Con-Com-T, Inc. Conceptual Communications & Training -- Jay Gentry

Create the Desired Work Environment

Analyze the Existing Culture
Often, the people in an existing organization will be much more candid about organizational issues, workplace environment, and "tribal knowledge" when talking to an outside professional rather than a manager, executive, or HR representative. It has been CCT’s experience that we are able to gather information and structure feedback on existing cultures more effectively than internal organizations. This is particularly true for organizations that have undergone or are undergoing dramatic change from mergers, acquisitions, or restructuring. Since examples are by definition proprietary to the companies involved, I have chosen to include some typical section names from a Culture Assessment and Recommendation document and the headings from an employee survey.

Typical Sections and Sub Sections
  • Assessment of Existing Culture at Acquiring Company
    • Positive
    • Negative
    • Neutral but Significant
    • Top of Mind View of Acquired Company
  • Assessment of Existing Culture at Acquired Company
    • Positive
    • Negative
    • Neutral but Significant
    • Top of Mind View of Acquired Company
  • Recommendations and Objectives for the Combined Culture
    • Business Related Objectives
    • Culture Related Objectives
    • Recommended Actions and Programs
    • Impact on Existing Projects
    • Additional Possibilities

Headings from an Employee Survey (There are several specific statements under each heading with the instruction to use the 5 point scale from Strongly Agree to Strongly Disagree)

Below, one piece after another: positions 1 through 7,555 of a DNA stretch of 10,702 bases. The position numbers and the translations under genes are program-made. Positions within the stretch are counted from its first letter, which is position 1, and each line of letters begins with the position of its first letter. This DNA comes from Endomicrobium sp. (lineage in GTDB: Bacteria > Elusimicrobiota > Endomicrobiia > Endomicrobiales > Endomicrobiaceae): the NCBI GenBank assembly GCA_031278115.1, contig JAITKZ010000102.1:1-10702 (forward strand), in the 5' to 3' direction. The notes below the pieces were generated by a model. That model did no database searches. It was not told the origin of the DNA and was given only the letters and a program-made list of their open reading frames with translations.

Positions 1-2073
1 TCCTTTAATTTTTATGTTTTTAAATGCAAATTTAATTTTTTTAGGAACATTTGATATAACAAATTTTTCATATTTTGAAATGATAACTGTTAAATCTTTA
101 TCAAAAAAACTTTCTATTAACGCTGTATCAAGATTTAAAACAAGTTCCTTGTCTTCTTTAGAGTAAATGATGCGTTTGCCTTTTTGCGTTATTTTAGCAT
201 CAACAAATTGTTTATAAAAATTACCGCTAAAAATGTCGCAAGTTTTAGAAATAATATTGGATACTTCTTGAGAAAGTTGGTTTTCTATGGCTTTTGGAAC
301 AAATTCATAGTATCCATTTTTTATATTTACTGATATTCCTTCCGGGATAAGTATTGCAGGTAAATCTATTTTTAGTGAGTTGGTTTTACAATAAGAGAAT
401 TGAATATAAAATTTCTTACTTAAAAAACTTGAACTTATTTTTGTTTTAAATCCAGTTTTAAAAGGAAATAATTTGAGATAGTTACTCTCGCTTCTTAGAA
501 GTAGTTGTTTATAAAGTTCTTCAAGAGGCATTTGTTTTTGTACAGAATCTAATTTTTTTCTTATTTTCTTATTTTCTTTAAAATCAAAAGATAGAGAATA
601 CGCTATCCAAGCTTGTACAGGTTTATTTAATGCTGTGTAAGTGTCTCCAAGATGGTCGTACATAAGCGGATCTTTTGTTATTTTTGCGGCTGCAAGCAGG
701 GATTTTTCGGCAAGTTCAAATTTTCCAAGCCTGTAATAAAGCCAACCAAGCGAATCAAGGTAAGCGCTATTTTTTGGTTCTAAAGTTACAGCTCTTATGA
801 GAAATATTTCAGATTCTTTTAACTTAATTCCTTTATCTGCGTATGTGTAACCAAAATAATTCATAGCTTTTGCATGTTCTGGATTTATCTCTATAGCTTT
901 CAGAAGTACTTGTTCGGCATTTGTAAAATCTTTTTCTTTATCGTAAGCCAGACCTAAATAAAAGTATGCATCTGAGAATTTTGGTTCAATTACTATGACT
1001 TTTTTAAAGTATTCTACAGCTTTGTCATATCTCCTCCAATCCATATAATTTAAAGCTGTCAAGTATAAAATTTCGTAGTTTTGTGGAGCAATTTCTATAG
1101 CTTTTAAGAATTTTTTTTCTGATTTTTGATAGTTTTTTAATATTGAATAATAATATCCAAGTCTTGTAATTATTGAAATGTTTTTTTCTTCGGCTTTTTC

• Statements about your job… and job satisfaction
  • Statements about your work environment
  • Statements about your manager
  • Statements about information, communication, and involvement
  • Statements about the company, leadership, and the culture
  • Statements about the trends you are experiencing

Develop Vision, Mission, Values
Our experience in culture definition and development has taught us a number of valuable lessons that we believe should be applied when working to establish or move a corporate culture. These lessons include:

  • It is difficult to establish the culture from the executive boardroom. Unless the entire organization is involved in the creation of Vision, Mission, and Values they will not be embraced. You can force employees to memorize them but they will not be successfully internalized unless they are involved in the process. Even if you get the same set of key values, when they come from on high they have less relevance.
  • Culture change requires "installation" not announcement. The most successful implementations involve a tiered process that drives the connection of each element to “what this means to me in my job” for every employee. Discussions need to be orchestrated throughout every level and tools provided to every supervisor or manager to drive the conversations with his/her teams.

All of the work in this area is completely proprietary, so if you have an interest in learning more please contact Jay Gentry directly.
Every solution created from the ground up...
...designed to performance based objectives...
...and the realities of time and budget